Who’s Afraid of a Little Man-on-Man Action? George W.! 7 July 2006Posted by Todd in Gay Rights, Homosexuality, Political Commentary, Sexuality.
In the June 29th edition of Rolling Stone, Tim Dickenson analyzes the recent amendment vote that would have enshrined Ward and June Cleaver into the Constitution in his article “The Politics of Fear” (pp. 43-45). Laying aside all the problematic assumptions about history, biology, marriage and family that the right has to make in order to rationalize its social politics, Dickenson zeros in on the political viability of using homophobia as a strategy.
Creepily, Dickenson points to a parallel Republican move in the 1960 election cycle when they were fighting against inter-racial marriages. At the time, 16 states had anti-miscegenation laws and 70% of Americans opposed inter-racial marriage. In 2006, George W. Bush gave a speech in which he noted that 19 states have banned same-sex marriage outright and that 71% of Americans oppose recognition of same-sex relationships.
Although I’ve been on the receiving end of homophobia indirectly all my life and directly on more than one occasion, I still find myself naïvely baffled by it. What exactly is the fear all about? Guy Hocquenghem theorized in the early 1970s that it was a man’s fear of being penetrated anally, and of Western culture’s general disdain for anal sex. Feminists have long theorized that it’s a man’s fear of being treated like a woman (as abject) and a woman’s fear of never gaining social status as men pair off with each other instead of with them. There are of course status issues in American culture, where to be gay is nearly always to loose social status in terms of gender and esteem. And several contemporary studies have shown that the most violent of homophobes are probably homosexual, as their psycho-sexual responses are nearly almost always to people of the same sex.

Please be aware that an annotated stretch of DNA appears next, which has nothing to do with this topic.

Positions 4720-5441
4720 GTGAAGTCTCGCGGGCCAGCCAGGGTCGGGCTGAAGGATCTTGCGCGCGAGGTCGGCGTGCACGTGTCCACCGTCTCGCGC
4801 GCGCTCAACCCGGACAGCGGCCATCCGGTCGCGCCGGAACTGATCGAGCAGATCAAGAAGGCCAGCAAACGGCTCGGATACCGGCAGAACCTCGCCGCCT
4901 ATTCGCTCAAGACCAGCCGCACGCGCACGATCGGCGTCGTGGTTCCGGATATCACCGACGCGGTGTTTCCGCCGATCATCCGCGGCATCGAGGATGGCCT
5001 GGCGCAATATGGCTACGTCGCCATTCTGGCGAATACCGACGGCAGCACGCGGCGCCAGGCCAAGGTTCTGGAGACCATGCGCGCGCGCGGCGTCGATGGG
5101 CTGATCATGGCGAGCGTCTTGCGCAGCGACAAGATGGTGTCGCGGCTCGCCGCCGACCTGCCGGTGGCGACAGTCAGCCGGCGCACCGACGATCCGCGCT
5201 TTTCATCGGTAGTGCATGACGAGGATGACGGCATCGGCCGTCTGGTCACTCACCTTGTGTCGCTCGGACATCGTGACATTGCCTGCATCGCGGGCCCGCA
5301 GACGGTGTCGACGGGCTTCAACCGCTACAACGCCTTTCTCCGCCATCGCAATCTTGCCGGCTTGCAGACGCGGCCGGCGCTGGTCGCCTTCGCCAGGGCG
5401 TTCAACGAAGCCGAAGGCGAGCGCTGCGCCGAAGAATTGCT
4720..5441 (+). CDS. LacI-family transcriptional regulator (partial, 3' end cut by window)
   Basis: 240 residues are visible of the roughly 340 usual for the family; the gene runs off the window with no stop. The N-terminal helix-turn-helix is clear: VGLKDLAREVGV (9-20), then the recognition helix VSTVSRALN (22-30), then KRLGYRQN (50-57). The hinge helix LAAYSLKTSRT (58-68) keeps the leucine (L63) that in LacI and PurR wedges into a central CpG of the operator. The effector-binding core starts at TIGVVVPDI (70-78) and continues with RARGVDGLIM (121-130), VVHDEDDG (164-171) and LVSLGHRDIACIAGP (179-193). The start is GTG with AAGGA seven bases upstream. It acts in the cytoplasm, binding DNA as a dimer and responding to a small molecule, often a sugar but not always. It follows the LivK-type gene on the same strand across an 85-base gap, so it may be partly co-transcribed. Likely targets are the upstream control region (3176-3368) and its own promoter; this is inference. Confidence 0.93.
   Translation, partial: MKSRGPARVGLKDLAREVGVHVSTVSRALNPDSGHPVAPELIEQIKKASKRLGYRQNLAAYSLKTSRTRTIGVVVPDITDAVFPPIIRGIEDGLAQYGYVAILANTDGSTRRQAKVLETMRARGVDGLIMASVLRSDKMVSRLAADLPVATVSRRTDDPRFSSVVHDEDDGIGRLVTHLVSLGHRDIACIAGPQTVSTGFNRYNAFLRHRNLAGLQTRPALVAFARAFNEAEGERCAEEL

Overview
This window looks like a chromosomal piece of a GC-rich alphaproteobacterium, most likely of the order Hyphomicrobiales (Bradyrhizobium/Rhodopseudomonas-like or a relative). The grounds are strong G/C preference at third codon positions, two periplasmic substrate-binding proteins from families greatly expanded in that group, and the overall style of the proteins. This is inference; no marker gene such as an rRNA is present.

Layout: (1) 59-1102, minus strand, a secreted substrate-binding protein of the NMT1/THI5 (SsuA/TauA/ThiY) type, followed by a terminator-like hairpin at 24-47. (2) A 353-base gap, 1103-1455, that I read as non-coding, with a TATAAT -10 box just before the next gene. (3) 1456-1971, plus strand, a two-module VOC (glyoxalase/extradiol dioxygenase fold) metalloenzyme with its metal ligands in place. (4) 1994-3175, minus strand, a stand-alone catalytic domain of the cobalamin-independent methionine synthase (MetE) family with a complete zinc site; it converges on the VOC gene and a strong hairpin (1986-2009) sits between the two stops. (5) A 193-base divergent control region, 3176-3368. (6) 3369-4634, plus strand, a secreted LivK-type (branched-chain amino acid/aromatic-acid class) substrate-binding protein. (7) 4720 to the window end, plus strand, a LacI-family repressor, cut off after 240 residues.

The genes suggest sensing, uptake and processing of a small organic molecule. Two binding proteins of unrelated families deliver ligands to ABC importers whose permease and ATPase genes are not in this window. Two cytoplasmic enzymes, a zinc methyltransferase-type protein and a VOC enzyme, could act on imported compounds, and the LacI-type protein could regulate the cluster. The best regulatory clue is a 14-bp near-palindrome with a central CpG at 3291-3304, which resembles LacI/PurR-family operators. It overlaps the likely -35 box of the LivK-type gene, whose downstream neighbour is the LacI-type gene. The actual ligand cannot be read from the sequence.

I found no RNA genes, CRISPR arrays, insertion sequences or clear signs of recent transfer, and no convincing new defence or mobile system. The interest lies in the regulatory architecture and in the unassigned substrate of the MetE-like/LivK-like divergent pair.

Given monotheism’s virulent homophobia (starkly contrasted to the softer homophobias of Asian religions and of smaller pre-modern societies), it’s hard to believe that the origin of Hebrew homophobia was merely as a differentiation between Jews and their Babylonian captors, that is, as a social boundary. How did we get from social boundary to “he shall surely be put to death?” Given the multitude of societies who have functioned perfectly well with various homosexual roles, and the nearly universal existence of homosexual individuals across cultural boundaries, it is difficult indeed to believe that homophobia is natural in any way.
But the Republican strategy, electoral not political, is to tap into something viceral and knee-jerk, an emotional response that will tip the balance at the voting booth, pulling in seniors and evangelicals.
Dan Savage was a little more sanguine in his response to Dickenson:
I think one of the reasons you’re seeing so much sturm und drang from the conservatives is that they know that they’re losing the debate. … Republicans want to lock in the bigotry now, while they have what they perceive to be a majority. You can’t have Rosie on the View and Elton packing Mom and POp in at Caesars Palace and gay peole all over television, and then have these politicians run out there with a straight face and say that ‘gay relationships are a threat to the family.’ We are winning the culture — which is why we’ll ultimately win the political war.
If Savage is correct, then perhaps the more pertinent questions will be to look ahead to the time when gays and lesbians are fully equal citizens, and to figure out what will life be like then without an active opposition?